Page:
Bigger scope means bigger Networx price tag
- By Patience Wait
- Nov 19, 2004
By adding new technologies and services to the scope of the government's next-generation telecommunications contract, the General Services Administration has doubled the contract's potential value to $20 billion.
The Federal Technology Service detailed the changes in the recently released draft FTS Networx solicitation documents. GSA plans to issue the final requests for proposals'there are two'by this April and award Networx contracts by April 2006. The agency will accept comments on the draft RFPs until Dec. 22.
John Johnson, assistant FTS commissioner for service development and delivery, said the bigger price tag reflects the length of the contract, the wider portfolio of services, estimated customer-buying patterns and growth prospects.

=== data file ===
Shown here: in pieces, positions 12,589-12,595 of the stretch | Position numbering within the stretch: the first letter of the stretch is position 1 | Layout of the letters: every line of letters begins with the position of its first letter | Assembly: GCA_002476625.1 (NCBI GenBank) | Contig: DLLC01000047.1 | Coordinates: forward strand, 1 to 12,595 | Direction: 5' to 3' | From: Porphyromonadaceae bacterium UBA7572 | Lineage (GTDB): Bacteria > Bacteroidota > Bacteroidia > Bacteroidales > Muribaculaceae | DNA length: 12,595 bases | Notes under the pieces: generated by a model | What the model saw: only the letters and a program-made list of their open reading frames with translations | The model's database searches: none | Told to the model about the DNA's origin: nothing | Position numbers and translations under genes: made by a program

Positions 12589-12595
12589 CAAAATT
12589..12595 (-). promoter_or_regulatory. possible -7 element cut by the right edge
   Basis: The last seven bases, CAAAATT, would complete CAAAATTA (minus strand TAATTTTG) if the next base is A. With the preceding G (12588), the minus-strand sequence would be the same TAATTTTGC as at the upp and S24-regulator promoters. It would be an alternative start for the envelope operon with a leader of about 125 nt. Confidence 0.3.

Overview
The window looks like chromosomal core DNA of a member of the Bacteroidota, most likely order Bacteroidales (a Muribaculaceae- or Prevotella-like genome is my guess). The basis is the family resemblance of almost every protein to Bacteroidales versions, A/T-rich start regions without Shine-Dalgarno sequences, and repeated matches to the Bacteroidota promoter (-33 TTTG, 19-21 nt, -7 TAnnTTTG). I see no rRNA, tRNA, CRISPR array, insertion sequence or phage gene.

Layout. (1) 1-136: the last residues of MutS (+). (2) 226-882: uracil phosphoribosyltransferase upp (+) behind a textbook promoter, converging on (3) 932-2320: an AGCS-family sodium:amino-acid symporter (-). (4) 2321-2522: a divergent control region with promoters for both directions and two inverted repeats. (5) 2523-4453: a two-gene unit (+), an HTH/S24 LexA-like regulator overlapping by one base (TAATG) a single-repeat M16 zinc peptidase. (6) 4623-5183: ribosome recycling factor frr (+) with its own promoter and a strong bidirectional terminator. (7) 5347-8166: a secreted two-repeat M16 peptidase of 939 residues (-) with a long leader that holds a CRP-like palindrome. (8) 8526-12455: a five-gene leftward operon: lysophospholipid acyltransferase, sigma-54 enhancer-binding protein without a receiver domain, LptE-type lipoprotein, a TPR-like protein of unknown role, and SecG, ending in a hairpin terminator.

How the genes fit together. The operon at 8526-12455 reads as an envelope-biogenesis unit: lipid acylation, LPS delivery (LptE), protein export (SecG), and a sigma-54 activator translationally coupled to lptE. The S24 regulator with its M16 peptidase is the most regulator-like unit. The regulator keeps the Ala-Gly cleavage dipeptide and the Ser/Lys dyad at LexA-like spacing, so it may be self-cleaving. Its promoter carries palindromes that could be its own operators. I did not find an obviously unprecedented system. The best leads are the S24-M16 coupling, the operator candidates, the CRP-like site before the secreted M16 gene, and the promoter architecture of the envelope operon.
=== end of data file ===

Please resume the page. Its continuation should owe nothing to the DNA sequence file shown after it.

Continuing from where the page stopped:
The draft solicitation materials illustrate the increasing blurriness between services offered by the telecom and IT industries. Among the services that do not historically fall within telecom but are included in Networx are management and application services such as storage, collaboration support and unified messaging.
Security is another area where Networx goes beyond traditional telecom, said Warren Suss, president of Suss Consulting Inc. of Jenkintown, Pa. Managed firewalls and intrusion detection, vulnerability scanning and secure managed e-mail will be available via Networx.
FTS plans on making multiple awards in two categories:
- Universal: for companies offering nationwide service; mainly mandatory requirements
- Enterprise: for companies that offer specialized telecommunications or network services but do not have nationwide coverage; a handful of mandatory requirements.
GSA plans to award contracts with four-year base periods and three two-year options each.
One part of the two Networx RFPs that remains undefined is the Section M evaluation criteria.
Suss said he was surprised that the decision factors have not yet been spelled out. 'It might be to the advantage of FTS to publish the evaluation criteria early,' he said. 'That's likely to get a lot of reaction from industry.'